Controversial film gets nod from bishop of where it was made


Govorit Moskva, 21 January 2015


Metropolitan of Murmansk and Monchergorsk Simon noted that the film is honest and the plot reveals the vital problems of the country.


In a response to a request from radio station Govorit Moskva to give an assessment of Andrei Zviagintsev's "Leviathan," the metropolitan of Murmansk reported that he regards this film positively.


"I liked it. The film is honest," he says in a statement that arrived at the editorial office of the radio station. In the opinion of the representative of RPTs, it is not necessary to ban the motion picture.


"The obscene language that is used in this situation, most unfortunately, has become our shameful reality and there is no more of it in the film than in life; why cover it up," the metropolitan noted.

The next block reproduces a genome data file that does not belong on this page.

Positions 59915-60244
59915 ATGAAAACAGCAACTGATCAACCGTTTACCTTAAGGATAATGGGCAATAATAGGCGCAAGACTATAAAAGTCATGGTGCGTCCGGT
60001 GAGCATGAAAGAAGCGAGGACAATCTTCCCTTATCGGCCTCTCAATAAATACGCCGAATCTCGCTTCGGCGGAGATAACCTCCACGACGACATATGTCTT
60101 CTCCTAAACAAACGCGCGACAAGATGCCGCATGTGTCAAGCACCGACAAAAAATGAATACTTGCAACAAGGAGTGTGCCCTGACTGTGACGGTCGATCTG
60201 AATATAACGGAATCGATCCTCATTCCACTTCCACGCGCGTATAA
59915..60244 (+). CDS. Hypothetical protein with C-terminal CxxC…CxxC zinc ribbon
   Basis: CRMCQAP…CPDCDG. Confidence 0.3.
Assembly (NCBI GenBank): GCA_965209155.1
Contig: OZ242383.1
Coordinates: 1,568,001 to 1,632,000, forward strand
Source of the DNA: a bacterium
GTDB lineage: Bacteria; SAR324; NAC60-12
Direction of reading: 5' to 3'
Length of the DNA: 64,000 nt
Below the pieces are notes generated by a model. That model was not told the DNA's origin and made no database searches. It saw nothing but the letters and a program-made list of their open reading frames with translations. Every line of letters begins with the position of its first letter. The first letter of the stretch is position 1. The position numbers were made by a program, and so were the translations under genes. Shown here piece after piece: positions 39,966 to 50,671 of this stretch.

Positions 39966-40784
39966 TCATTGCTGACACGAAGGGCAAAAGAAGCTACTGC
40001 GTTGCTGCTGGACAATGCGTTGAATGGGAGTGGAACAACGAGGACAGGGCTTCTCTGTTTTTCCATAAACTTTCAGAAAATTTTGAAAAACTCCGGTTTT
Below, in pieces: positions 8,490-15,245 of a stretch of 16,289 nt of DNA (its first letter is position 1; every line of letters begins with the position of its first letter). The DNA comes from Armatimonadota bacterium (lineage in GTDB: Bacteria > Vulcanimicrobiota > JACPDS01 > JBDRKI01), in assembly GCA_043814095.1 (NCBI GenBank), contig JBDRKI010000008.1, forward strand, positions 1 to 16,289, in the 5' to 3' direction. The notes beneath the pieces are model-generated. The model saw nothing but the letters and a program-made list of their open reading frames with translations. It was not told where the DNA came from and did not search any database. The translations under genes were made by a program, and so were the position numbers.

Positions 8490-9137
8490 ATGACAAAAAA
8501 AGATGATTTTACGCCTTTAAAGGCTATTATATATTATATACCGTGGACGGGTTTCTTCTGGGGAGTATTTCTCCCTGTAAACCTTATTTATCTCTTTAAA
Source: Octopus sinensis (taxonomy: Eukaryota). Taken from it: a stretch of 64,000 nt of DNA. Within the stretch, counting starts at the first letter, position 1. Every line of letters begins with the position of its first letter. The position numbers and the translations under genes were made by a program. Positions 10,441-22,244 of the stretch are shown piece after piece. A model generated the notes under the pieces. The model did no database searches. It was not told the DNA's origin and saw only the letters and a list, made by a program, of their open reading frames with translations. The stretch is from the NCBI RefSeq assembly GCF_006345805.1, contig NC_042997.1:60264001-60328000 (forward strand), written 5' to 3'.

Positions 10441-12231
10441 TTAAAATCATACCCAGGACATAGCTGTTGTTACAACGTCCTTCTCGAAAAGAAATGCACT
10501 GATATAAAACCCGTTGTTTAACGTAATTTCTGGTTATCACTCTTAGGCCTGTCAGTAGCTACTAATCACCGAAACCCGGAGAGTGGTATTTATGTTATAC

At the same time, he noted the negative impact of the portrayal and animosity toward different individuals (the stars of the film), including the metropolitan.


"Besides shame for the obscene language, I was horribly depressed by vodka-vodka-vodka which is all over everywhere. However on the whole the film is inspiring in that it points to the vital problems of the country like a gaping wound on a body from which it is decaying, suffering, and dying. Serious treatment is necessary," the Murmansk metropolitan's statement notes.


"Leviathan" has still not been widely released, although a copy of the controversial film has been leaked to the Internet and the debates surrounding this picture have not abated in two weeks now.


Last week Andrei Zviagintsev received another international trophy. The London Film Critics named "Leviathan" the best foreign film. Before that, the film had received numerous other prestigious awards including a Golden Globe, and in February it will contend for an Oscar prize. (tr. by PDS, posted 22 January 2015)

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